Next week the World Intellectual Property Organization (WIPO) Standing Committee on Copyright and Related Rights (SCCR) is set to meet in Geneva, Switzerland for its 35th session from Nov. 13-17, 2017. Among the issues expected to be discussed at this meeting are the SCCR’s campaign to protect broadcasting organizations; accreditation of non-governmental organizations including the Center for Information Policy Research (CIPR) and the Canadian Museums Association (CMA); the scoping study on access to copyright related works by persons with disabilities; the scoping study on the impact of the digital environment on copyright legislation adopted between 2008 and 2016; and the updated study and additional analysis of study on copyright limitations and exceptions for educational activities. Other matters that will be discussed include limitations and exceptions for libraries and archives, as well as a proposal from Senegal and Congo to include the Resale Right (droit de suite) in the Agenda of Future work by the SCCR.
WIPO had been publishing since 2009 a peer-reviewed journal produced by Sweet and Maxwell (in association with Thomson Reuters), The WIPO Journal: Analysis and Debate of Intellectual Property Issues. The December 2016 issue was the last one as WIPO announced it would cease its publication.
Its editor-in-chief was Peter K. Yu, Professor of Law at Texas A&M University School of Law and Co-Director of the Center for Law and Intellectual Property. Over the year, many law experts and researchers contributed to the journal, discussing topics ranging from history and issues related to IP, to climate change, digital freedom, human rights or patents and technological Innovation. The last publication was a special issue on Intellectual Property and Development. Peter K.Yu introduced the issue by reviewing “Five Decades of Intellectual Property and Global Development”, reminding his readers that “as this special issue enters into production, WIPO is poised to commemorate the tenth anniversary of this Development Agenda” (p.2).
On the same topic, Dr Sara Bannerman, project supervisor of this blog and author of International Copyright and Access to Knowledge (Cambridge UP), wrote the article “Development and International Copyright: A History” (p.11). Drawing on a content analysis of the records of international conferences negotiating international copyright agreements, Dr Bannerman examines the historical relationship between WIPO, international copyright and “development”. She argues that Harry Truman’s agenda for international development introduced in 1949 had a strong influence on the concept of “development” as it has been used and instigated since then, and reviews the history and struggles behind WIPO’s development agenda. Other contributions include an article about IP law in relation to Africa’s development (“Decolonising Intellectual Property Law in Pursuit of Africa’s Development”, Caroline B. Ncube) or the application of the Marrakesh Treaty in Brazil (“Fundamental Rights, Development and Cultural Inclusion: The Marrakesh Treaty in Brazil”, Allan Rocha de Souza). 14 contributors in total have participated to this last issue, unfortunately coming to an end.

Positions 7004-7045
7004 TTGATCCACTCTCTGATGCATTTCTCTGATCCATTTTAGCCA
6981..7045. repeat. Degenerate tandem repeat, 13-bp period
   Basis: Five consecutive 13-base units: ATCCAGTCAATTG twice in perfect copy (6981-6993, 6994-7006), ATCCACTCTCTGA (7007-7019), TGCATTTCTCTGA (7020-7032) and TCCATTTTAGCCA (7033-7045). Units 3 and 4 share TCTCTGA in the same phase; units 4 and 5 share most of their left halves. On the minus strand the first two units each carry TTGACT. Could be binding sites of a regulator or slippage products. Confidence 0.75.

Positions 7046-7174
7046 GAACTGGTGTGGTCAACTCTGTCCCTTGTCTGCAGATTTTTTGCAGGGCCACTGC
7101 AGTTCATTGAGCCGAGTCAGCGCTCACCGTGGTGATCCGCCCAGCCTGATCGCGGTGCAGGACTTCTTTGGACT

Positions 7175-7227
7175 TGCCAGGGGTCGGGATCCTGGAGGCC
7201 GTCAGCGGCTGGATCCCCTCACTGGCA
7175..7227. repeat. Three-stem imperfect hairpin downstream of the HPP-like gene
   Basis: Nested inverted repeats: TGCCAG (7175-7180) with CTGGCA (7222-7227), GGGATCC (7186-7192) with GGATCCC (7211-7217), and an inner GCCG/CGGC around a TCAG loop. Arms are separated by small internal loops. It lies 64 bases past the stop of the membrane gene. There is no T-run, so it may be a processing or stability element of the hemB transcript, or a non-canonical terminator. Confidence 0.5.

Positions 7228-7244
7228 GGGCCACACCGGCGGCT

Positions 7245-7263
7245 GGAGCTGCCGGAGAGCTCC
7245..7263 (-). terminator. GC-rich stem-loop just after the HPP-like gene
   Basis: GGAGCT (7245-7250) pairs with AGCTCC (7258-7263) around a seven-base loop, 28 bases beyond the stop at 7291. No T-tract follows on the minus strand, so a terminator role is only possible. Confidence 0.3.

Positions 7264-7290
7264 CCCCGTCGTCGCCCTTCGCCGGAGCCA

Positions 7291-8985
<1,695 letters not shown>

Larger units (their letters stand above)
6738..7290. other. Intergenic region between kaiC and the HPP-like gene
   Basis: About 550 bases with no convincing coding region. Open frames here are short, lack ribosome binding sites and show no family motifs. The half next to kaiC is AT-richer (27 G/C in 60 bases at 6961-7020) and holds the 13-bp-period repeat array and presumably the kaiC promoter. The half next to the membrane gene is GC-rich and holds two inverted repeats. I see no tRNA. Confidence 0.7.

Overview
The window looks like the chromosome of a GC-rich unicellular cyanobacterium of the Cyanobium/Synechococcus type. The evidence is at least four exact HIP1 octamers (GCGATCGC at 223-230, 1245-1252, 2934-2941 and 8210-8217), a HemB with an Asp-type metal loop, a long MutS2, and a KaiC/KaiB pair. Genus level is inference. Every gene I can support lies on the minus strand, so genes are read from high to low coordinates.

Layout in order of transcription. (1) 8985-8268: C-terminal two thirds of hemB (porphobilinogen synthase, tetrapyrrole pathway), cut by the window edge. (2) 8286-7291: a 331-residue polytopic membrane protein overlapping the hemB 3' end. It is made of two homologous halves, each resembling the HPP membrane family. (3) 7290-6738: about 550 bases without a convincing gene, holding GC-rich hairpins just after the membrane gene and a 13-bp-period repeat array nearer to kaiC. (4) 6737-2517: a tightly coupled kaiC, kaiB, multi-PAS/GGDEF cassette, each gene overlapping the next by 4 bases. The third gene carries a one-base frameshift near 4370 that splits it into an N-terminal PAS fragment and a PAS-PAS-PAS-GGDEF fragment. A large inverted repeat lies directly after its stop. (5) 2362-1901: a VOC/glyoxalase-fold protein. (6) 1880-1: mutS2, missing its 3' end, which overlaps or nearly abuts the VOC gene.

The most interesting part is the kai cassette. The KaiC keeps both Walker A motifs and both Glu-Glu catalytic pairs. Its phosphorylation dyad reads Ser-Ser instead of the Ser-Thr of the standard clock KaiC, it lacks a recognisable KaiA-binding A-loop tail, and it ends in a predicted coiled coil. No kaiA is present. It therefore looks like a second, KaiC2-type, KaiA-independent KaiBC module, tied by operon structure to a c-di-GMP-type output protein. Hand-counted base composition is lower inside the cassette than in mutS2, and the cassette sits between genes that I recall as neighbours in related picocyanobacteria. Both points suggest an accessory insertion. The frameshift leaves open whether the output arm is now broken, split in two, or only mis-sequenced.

The 8 volumes of the WIPO Journal, from 2009 to 2016, are available on WIPO’s website.
It’s important, in the interests of transparency, accountability, and access to knowledge, that international organizations adopt open licencing of their publications and records. WIPO’s recent move to implement a new Open Access policy puts it among the forefront of international organizations adopting Open Access policies.
In 2013, Creative Commons announced a new Creative Commons licence specifically designed for international organizations (IGOs). International Organizations’ Creative Commons licences are similar to other Creative Commons licences, but are specially designed for international organizations, which have special copyright licencing requirements due to their privileges and immunities in national legal processes.
In adopting the Creative Commons-IGO licence, WIPO is at the forefront of UN agencies and other international organizations. WIPO joins UNESCO and a number of UN-funded programs and portals, as well as the World Health Organization (WHO) and the World Bank Group in adopting the licence. WIPO and other UN agencies must go further.
The 2012 Hague Conference on Private International Law unanimously endorsed a set of recommendations that included a set of 18 guiding principles on access to law (Greenleaf, Mowbray, & Chung, 2013). The principles of access to law widely endorsed by states call for not just open access to legislation and case law, but also open access to “relevant historical materials, including preparatory work and legislation that has been amended or repealed, as well as relevant explanatory materials.” Further, they call on states to “permit and facilitate the reproduction and re-use of legal materials[…]by other bodies, in particular for the purpose of securing free public access to the materials, and to remove any impediments to such reproduction and re-use.”